HOW TO ATTRACT AND RETAIN MILLENNIAL TALENT (HINT: IT’S NOT JUST PING PONG OR HAPPY HOURS)
By Erica Goldberg, VP, Talent Acquisition, Publicis Health
Traditionally, the interview process is a chance for companies to get to know prospective employees. However, in today’s talent-driven market, the interview process increasingly has become an important opportunity for a company to communicate its employee value proposition to potential hires.
As Talent Acquisition Lead for Publicis Health, much of my role is dedicated to listening to what attracts Millennials, then understanding how to best retain and engage them. Over the past several years, I have had the opportunity to interview hundreds of young professionals seeking careers in advertising and marketing. During that time, I have learned two critically important factors that appeal to Millennials:
1) A diverse workforce is a key to retaining Millennial talent.
2) Millennials expect their organizations to be inclusive.
Rather than focusing solely on what job requirements a candidate needs to bring to the table (i.e., emotional intelligence, leadership capabilities, and subject matter expertise), forward-thinking organizations need to consider what it takes to become the best place to work for all employees.
More than ever before, I am asked by job applicants about Publicis Health’s diversity and inclusion initiatives. The question comes early, often even before the candidate has a chance to meet with hiring managers or direct teams. It’s possible the candidate may have scrolled through pictures from one of our annual Drag King and Queen Competitions in New York and Chicago, hosted by our LGBTQ Business Resource Groupe (BRG), Égalité, on Instagram. Or, perhaps they’re aware only 11% of creative directors in advertising are female and want to know what we are doing to change it. Regardless, I am thankful every time the question is asked. Not only is it an opportunity to share our values and discuss the many BRGs that are available to all Publicis Groupe employees, but it is also an opportunity to listen to what is important to them.
Through these conversations with candidates, I’ve discovered the days of challenging competing offers based on company-sponsored happy hours and office baristas are long gone. The company’s sell needs to be authentic and thoughtful, with training around unconscious bias and managing inclusion, transparent salary bands, career workshops for people of color and other historically marginalized minorities, as well as providing safe spaces and remote working options. Our sponsorship of the Out & Equal Workplace Summit is one of many ways we promote diversity and inclusion, and provide unique professional development opportunities for staff across our organization.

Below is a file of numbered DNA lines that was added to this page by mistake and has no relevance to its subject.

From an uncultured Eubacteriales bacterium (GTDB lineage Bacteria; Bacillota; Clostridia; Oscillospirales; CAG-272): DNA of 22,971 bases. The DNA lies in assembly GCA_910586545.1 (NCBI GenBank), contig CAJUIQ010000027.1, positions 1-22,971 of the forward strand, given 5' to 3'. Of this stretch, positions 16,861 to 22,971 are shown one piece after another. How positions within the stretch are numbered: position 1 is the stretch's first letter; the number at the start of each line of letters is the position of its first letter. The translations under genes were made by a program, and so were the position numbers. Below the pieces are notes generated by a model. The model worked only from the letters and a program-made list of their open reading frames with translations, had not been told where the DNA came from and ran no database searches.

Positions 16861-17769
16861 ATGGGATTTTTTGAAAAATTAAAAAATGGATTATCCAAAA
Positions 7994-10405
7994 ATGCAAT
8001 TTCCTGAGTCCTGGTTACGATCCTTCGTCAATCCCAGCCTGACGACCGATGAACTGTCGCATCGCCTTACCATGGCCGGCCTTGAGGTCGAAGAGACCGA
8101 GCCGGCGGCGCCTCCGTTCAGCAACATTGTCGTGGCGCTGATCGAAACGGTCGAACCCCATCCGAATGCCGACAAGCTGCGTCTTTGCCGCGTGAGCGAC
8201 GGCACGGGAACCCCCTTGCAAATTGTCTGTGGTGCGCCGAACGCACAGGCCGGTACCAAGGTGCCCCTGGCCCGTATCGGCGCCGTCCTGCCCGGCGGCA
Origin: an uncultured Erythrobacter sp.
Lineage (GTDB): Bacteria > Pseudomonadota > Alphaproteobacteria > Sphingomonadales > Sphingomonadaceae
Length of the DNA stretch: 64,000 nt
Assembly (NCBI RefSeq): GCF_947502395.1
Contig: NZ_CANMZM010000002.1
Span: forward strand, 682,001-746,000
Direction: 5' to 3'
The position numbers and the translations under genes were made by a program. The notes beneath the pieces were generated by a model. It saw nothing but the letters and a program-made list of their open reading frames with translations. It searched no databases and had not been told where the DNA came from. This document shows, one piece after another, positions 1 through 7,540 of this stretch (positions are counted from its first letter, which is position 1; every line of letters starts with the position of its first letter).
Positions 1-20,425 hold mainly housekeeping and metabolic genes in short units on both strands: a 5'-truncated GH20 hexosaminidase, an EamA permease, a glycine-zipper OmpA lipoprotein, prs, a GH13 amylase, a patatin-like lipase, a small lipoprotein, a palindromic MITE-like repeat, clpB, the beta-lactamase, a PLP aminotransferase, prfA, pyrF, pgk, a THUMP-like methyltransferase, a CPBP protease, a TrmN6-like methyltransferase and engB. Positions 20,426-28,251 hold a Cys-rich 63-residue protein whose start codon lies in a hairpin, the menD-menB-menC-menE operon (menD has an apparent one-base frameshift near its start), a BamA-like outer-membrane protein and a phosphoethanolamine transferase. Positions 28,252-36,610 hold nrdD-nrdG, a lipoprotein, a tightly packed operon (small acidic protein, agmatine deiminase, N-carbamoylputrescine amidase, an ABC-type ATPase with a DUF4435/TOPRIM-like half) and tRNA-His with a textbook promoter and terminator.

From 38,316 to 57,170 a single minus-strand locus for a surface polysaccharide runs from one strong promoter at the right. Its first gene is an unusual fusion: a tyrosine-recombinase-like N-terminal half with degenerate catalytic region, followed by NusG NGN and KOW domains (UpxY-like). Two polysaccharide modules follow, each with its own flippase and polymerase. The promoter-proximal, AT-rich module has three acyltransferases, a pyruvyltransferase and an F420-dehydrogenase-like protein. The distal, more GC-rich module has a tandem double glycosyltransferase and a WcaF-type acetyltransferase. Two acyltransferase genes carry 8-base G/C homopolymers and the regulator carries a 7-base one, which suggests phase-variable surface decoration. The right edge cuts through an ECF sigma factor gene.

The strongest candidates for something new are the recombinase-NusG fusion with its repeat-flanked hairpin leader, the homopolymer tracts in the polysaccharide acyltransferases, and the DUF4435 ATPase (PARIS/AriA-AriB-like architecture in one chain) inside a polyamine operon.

At Publicis Health, we use data to combat bias in hiring, promoting, rating and retention. Setting diversity goals and definitions are equally crucial for our prospective candidates and employees. We are working to create inclusive cultures and exploring safe spaces to address areas of concern. Recruitment marketing and employer branding are everyone’s responsibility (not only Talent Acquisition’s); it may well be the best strategy to achieve diversity recruitment success. We are looking for new partnerships to drive diversity in talent and inviting junior employees to collaborate with C-suite leads on identifying sponsorship opportunities with diverse networks and groups. Diversity champions can sustain employee advocacy.
Further, it’s crucial to be cognizant that social networks tend to be homogeneous and referrals will mirror your current employees; a relevant point when more than one-third of industry new hires are referrals. We are currently researching ways to incentivize our recruiters and asking hiring managers not to give referral candidates better treatment.
As human resource professionals, we ask candidates to bring their best to the interview, but we have a responsibility to bring ours, too. It is essential to recognize where change can be most impactful. Honesty in the approach and striving for better are what millennials want to see, make sure to tell them in the interview and include them in the process once they are hired. So, continue to offer the happy hours and baristas, but recognize Millennials are looking for more than just a place to work — they’re looking for a place to belong — and it’s our job to make that happen.